Spring cleaning the medicine cabinet
April 25, 2011
- National Prescription Drug Take-Back Day takes place April 30.
- Army installations will work with law enforcement agencies to provide locations for anyone to anonymously turn in medications.
- Medicines that languish in home cabinets are highly susceptible to diversion, misuse and abuse.
Spring is in the air, and for many, it is time to start the annual ritual of spring cleaning.
This year, the U.S. Army and the U.S. Drug Enforcement Agency is asking you to add your medicine cabinets to your to-do list and help make your home and community safer by getting rid of unwanted or expired prescriptions.
Army installations across the United States will work with state and local law enforcement agencies April 30 to provide locations for all Americans to anonymously turn in medications or prescriptions in support of second annual National Prescription Drug Take-Back Day.
"The Army is proud to lead the way in demonstrating the Department of Defense's commitment to a drug-free community," said Linda Martinez, Army Substance Abuse Program action officer for, Headquarters, U.S. Army Installation Management Command.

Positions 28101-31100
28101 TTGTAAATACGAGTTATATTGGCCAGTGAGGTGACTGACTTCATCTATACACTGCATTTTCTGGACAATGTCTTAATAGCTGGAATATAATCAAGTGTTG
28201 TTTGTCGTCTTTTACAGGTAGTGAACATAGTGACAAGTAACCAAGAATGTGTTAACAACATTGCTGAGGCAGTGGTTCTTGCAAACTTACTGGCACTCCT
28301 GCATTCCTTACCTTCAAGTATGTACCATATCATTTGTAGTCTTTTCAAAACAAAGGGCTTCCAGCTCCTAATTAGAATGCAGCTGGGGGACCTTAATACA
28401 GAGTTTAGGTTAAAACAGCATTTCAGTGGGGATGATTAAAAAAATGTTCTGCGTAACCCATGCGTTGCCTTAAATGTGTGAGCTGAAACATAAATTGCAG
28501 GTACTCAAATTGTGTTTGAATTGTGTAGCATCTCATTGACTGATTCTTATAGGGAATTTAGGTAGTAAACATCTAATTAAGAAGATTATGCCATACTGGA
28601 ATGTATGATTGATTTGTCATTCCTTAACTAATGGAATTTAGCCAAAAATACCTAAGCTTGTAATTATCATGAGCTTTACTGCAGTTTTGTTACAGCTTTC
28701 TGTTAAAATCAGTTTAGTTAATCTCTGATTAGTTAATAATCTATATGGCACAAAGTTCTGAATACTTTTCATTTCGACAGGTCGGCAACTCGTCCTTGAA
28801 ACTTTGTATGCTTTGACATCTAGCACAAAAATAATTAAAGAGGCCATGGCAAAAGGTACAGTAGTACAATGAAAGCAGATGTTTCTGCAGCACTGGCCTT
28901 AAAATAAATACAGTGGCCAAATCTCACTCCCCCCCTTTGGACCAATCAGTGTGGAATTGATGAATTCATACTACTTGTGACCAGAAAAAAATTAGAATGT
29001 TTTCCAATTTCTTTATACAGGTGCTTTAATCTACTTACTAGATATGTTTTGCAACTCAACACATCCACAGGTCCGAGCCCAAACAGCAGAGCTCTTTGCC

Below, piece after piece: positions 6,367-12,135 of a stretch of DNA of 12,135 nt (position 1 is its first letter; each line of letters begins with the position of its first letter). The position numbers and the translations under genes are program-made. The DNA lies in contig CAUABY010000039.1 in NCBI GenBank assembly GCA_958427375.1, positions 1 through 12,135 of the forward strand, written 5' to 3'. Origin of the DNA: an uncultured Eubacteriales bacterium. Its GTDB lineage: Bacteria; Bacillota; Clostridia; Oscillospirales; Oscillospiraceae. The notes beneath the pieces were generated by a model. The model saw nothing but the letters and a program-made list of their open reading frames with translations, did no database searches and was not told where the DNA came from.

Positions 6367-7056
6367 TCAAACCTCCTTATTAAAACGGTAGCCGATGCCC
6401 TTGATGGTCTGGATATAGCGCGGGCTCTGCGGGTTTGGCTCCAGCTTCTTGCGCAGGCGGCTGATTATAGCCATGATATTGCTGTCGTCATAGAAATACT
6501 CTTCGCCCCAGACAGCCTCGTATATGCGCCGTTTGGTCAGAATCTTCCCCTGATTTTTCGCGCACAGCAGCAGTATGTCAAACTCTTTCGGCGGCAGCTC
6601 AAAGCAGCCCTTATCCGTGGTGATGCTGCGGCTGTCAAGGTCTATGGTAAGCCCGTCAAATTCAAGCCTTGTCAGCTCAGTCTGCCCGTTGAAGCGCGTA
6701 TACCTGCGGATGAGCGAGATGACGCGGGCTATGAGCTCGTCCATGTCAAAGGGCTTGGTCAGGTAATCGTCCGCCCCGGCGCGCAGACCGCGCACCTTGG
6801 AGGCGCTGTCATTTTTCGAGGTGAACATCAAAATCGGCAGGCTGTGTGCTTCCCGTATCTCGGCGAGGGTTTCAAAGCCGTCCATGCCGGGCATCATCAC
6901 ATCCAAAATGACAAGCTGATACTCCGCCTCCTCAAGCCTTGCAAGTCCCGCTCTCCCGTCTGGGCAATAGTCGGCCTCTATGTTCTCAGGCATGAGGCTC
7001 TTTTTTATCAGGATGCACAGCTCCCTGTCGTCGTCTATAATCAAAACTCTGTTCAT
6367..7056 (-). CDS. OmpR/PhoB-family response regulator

"We support this National Take-Back Initiative to help make our installation communities a safer place to live and work," Martinez said. "I strongly encourage Soldiers, Families and Civilians to take advantage of this key event and anonymously turn in their unused and expired medications. This is a prime opportunity to raise community awareness and educate our communities on the dangers of prescription drug abuse."
The DEA conducted the first take-back day in September 2010, and Americans turned in more than 242,000 pounds-121 tons-of prescription drugs at nearly 4,100 sites across the nation.
Medicines that languish in home cabinets are highly susceptible to diversion, misuse and abuse, according to DEA. Rates of prescription drug abuse in the U.S. are high - more Americans currently abuse prescription drugs than the number of those using cocaine, hallucinogens, and heroin combined, according to the 2009 National Survey on Drug Use and Health. Studies show that a majority of abused prescription drugs are obtained from family and friends, including from the home medicine cabinet.
"The overwhelming public response to DEA's first nationwide take-back event last fall not only rid homes of potentially harmful prescription drugs, but was an unprecedented opportunity to educate everyone about the growing prescription drug abuse problem," said DEA Administrator Michele Leonhart. "Studies have shown that, for many, prescription drugs are the very first drugs they abuse-and all too often they aren't the last. That is why we are committed to helping Americans keep their homes safe by ridding their medicine cabinets of expired, unused, and unwanted drugs."
For more information about the National Prescription Drug Take-Back Day or to find a drop-off location, visit the DEA Web site at http://www.deadiversion.usdoj.gov/drug_disposal/takeback/index.html or contact your local Army Substance Abuse Program representative.
For materials to support your local take-back event, visit http://www.nationaltakebackday.com/